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Respir Care. 2013 Nov;58(11):e138-43. doi: 10.4187/respcare.02437. Epub 2013 Apr 2.

Profound bradycardia with decreased PEEP.

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Department of Anesthesia, Critical Care, and Pain Medicine, Massachusetts General Hospital, Harvard Medical School, Boston, Massachusetts.


An athletic 21-year-old male was admitted to the surgical ICU after sustaining 2 stab wounds to his torso. He had an episode of left lung collapse early in his course, managed with suctioning and increased PEEP, to 15 cm H2O. He was bradycardic (heart rates 50-60 beats/min) throughout his ICU stay, but when the PEEP was lowered to 5 cm H2O in preparation for extubation, he developed sinus pauses and his heart rate dropped to 20 beats/min. After a thorough evaluation, the drop in his heart rate was determined to be due to increased vagal tone from increased cardiac output with the decreased PEEP. After premedication with glycopyrrolate, he was successfully extubated the following day, while his heart rate remained at his baseline of 50 beats/min. We review the physiologic mechanisms of bradycardia due to the removal of mechanical ventilation.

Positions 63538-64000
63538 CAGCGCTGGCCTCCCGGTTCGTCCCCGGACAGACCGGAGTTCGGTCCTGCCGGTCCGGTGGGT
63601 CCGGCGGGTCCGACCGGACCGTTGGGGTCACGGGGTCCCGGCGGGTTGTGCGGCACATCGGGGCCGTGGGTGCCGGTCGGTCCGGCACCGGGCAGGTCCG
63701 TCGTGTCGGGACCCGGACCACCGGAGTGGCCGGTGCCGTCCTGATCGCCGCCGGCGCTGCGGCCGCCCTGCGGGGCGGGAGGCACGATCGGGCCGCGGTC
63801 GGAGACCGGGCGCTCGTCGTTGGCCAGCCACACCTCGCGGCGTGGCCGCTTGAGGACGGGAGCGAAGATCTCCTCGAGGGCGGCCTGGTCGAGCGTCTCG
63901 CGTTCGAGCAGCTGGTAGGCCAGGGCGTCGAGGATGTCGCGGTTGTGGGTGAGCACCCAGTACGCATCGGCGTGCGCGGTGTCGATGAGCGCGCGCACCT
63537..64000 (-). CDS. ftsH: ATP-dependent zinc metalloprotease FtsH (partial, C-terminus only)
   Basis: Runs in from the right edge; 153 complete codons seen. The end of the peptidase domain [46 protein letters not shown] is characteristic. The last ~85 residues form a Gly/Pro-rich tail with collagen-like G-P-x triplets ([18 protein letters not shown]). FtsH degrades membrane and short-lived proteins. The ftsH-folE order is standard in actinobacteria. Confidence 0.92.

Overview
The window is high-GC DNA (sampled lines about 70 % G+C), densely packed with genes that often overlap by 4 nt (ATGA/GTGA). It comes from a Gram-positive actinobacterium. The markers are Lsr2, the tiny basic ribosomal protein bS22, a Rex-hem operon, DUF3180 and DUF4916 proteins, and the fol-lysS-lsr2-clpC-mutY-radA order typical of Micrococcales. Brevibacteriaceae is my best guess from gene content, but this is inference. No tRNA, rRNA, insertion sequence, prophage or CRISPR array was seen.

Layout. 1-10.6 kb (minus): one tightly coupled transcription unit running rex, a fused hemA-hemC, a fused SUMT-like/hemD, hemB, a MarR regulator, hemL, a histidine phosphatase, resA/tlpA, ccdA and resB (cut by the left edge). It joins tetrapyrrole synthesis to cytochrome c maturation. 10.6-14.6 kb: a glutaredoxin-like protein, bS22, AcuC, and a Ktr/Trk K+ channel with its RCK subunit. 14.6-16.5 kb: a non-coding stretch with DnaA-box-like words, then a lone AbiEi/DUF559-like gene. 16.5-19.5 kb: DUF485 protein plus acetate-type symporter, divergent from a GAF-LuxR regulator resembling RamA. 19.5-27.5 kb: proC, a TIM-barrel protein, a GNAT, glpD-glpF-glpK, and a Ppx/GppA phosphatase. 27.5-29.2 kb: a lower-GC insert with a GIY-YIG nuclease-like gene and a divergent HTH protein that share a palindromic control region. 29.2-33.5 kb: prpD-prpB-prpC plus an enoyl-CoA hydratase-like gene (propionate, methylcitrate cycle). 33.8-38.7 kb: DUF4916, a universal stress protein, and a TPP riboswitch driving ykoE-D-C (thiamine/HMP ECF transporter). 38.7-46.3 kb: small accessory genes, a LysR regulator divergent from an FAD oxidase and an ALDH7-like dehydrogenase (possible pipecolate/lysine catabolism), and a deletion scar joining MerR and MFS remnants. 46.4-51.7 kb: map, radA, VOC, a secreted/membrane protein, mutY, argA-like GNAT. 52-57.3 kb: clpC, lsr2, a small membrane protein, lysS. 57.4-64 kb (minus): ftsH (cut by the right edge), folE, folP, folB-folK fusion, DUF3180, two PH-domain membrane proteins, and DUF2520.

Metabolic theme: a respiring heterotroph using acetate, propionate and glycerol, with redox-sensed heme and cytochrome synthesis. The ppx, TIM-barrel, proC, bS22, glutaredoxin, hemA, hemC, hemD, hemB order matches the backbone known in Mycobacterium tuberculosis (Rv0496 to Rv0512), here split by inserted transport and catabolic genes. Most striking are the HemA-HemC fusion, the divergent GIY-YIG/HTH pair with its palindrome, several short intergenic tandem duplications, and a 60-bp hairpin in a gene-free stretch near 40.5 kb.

autonomic signaling; bradycardia; cardiovascular reflex; mechanical ventilation; vasovagal reflex

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